We all know the feeling: The I’m-going-to-puke-any-second nausea. The nagging headache that leaves you bedridden. The dry mouth that never seems to be quenched by your bedside water.
Hangovers are inevitable, even for the moderate drinker. And sufferers will do just about anything to get rid of them. Unfortunately, there is no cure for hangovers. But, don’t tell the internet that! Forums, blogs, social media posts are rife with speculation on how to beat the brown bottle flu.
Do a quick Google search and you’ll find some of the craziest hangover remedies that people swear by. Some of our favorite recommendations were to (a) drink sour pickle juice, (b) rub lemon juice on your armpits, or (c) have a glass of Coca-Cola mixed with some milk. @GracieWasp had some other suggestions:
After all these years, I’ve found the cure to hangovers: It’s looking at pictures of dogs.
— Grace Bridgewater (@GracieWasp) February 19, 2017
The fight to find a remedy for those Sunday-morning blues has been well-documented throughout history. And, to the likes of many hungover college kids out there, we are finally starting to make some progress. Exciting evidence published by Dr. Vijay Ramchandani and his team suggests that we may be closer than ever to a hangover cure.
And that cure is found beneath the tortilla of a sausage and egg breakfast taco. Well… at least that’s what we think.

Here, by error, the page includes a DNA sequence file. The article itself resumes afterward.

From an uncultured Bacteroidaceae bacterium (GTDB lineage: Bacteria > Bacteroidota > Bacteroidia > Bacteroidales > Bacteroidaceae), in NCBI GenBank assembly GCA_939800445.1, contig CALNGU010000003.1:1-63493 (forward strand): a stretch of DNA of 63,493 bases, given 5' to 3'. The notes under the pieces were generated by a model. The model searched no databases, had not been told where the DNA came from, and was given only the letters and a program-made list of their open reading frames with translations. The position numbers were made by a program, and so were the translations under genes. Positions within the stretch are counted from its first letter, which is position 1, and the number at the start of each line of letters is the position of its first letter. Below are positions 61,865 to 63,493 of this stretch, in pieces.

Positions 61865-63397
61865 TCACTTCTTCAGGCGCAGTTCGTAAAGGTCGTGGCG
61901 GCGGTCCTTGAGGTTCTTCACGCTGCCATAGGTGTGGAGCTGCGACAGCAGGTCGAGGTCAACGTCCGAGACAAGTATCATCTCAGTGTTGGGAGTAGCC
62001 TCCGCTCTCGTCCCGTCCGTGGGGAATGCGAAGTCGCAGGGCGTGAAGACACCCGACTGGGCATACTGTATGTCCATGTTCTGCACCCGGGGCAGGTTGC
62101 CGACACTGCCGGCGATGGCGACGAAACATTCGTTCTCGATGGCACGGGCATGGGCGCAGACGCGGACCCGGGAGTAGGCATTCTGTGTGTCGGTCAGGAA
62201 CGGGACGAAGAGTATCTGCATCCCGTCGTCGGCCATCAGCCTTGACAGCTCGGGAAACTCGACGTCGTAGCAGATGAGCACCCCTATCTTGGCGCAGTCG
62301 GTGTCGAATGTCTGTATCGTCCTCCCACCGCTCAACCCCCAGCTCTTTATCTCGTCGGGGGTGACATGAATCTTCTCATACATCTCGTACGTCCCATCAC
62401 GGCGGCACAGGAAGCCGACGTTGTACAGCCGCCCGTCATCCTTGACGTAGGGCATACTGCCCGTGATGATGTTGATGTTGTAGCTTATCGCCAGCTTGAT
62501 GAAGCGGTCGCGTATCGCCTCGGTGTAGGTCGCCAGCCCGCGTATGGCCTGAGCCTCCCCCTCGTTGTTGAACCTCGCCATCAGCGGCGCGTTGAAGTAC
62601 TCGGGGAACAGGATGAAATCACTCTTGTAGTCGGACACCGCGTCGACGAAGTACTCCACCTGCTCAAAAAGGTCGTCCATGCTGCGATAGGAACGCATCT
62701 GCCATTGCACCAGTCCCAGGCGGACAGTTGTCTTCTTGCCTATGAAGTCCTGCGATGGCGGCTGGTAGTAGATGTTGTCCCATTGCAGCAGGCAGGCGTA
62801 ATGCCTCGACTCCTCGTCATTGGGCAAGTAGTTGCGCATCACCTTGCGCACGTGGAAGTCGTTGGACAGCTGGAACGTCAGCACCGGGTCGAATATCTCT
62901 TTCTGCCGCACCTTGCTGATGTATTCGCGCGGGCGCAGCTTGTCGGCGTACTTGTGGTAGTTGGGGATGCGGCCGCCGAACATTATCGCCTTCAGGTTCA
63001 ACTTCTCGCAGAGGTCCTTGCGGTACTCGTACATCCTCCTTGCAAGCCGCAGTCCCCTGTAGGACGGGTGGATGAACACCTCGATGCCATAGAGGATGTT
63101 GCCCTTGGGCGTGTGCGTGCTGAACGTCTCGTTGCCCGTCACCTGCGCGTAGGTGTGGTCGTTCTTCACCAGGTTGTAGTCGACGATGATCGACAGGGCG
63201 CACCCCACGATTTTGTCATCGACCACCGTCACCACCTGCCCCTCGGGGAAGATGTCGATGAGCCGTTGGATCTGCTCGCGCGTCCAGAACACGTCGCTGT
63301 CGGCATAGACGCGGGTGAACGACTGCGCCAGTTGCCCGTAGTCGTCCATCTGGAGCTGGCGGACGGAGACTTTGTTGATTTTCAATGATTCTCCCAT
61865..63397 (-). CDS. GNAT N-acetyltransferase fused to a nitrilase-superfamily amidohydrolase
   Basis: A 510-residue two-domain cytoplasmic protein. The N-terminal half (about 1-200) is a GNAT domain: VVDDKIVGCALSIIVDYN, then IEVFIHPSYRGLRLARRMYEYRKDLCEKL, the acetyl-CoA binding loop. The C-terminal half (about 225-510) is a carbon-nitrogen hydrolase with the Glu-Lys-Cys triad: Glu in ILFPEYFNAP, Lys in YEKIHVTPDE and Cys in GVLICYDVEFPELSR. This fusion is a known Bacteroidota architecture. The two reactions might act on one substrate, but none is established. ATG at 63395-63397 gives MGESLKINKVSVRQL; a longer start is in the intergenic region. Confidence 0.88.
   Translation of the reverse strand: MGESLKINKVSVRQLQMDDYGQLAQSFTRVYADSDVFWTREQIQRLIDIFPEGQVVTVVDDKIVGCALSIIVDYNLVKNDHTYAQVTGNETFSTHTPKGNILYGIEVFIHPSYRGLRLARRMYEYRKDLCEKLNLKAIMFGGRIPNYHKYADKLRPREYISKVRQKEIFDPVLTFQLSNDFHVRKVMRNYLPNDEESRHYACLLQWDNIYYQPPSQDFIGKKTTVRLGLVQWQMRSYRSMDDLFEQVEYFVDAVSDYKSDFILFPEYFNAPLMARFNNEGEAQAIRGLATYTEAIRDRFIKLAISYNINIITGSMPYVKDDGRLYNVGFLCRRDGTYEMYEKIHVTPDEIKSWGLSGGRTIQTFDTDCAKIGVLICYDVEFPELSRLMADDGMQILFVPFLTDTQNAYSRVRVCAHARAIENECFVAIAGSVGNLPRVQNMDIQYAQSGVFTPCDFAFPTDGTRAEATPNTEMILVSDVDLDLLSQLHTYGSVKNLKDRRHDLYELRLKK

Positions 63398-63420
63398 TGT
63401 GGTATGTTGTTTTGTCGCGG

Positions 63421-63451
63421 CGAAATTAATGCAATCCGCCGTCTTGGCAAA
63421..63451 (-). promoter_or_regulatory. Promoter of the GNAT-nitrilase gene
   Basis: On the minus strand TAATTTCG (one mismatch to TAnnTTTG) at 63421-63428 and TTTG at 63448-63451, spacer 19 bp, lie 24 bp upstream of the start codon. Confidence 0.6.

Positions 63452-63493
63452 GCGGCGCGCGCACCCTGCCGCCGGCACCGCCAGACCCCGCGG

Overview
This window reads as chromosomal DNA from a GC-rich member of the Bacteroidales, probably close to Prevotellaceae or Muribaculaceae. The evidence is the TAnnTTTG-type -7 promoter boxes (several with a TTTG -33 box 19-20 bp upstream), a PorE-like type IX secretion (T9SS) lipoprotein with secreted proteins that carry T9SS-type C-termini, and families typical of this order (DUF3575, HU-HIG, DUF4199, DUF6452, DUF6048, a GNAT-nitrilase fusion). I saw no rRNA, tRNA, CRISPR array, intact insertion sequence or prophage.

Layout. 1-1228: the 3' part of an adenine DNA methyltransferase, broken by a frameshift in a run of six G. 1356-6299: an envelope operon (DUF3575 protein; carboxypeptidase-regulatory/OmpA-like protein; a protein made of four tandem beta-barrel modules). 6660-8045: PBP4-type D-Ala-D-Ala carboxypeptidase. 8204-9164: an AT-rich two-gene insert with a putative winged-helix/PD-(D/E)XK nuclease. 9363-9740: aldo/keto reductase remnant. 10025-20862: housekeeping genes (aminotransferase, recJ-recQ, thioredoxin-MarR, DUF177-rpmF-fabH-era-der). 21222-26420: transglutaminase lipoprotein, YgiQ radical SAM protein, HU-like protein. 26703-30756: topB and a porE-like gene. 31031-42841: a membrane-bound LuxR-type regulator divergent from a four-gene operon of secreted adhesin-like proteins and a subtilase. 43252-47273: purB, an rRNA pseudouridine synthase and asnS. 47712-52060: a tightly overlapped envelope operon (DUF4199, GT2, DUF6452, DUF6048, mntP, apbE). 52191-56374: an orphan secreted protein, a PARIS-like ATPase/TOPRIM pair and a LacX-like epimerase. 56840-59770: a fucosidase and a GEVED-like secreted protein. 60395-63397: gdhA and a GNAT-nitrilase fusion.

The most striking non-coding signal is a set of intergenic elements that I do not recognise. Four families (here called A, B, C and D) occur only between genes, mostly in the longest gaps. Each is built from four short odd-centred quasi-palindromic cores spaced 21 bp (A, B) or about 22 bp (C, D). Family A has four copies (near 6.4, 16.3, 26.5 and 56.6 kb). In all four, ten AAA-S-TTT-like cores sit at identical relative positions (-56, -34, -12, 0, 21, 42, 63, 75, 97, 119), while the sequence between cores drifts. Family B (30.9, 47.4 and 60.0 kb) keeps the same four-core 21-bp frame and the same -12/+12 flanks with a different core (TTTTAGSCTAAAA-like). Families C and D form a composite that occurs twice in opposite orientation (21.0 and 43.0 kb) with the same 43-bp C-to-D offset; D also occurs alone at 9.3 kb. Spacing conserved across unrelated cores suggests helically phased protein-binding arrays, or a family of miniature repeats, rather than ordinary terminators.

Eat a Meal After Drinking to Reduce the Effects of Alcohol
Ramchandani’s study, published in the Journal of Clinical Pharmacology, examined the effects of food on alcohol pharmacokinetics. That’s a fancy way of describing how alcohol is absorbed, broken down, and eliminated from the body. Ramchandani wanted to know if food will help us sober up or if it is just a myth, akin to rubbing lemon juice on your armpits.
To find out, his all-star team of PhDs and MDs sat down and measured something called the alcohol elimination rate (AER) in various people. This shows how quickly your body eliminates alcohol. We can assume that the quicker alcohol is eliminated, the quicker you’ll overcome your hangover. Although research suggests that women eliminate alcohol faster than men, not too many people know how food will affect this process.
So, the team grabbed their pencils and paper and started collecting data. They began by measuring people’s breath alcohol concentration (BrAC) before and after eating, making note of any drastic changes. Using a cutting-edge technique called “clamping,” which gave people a steady dose of alcohol through an IV drip, they were able to gather more reliable and accurate results.
And, their findings are fascinating.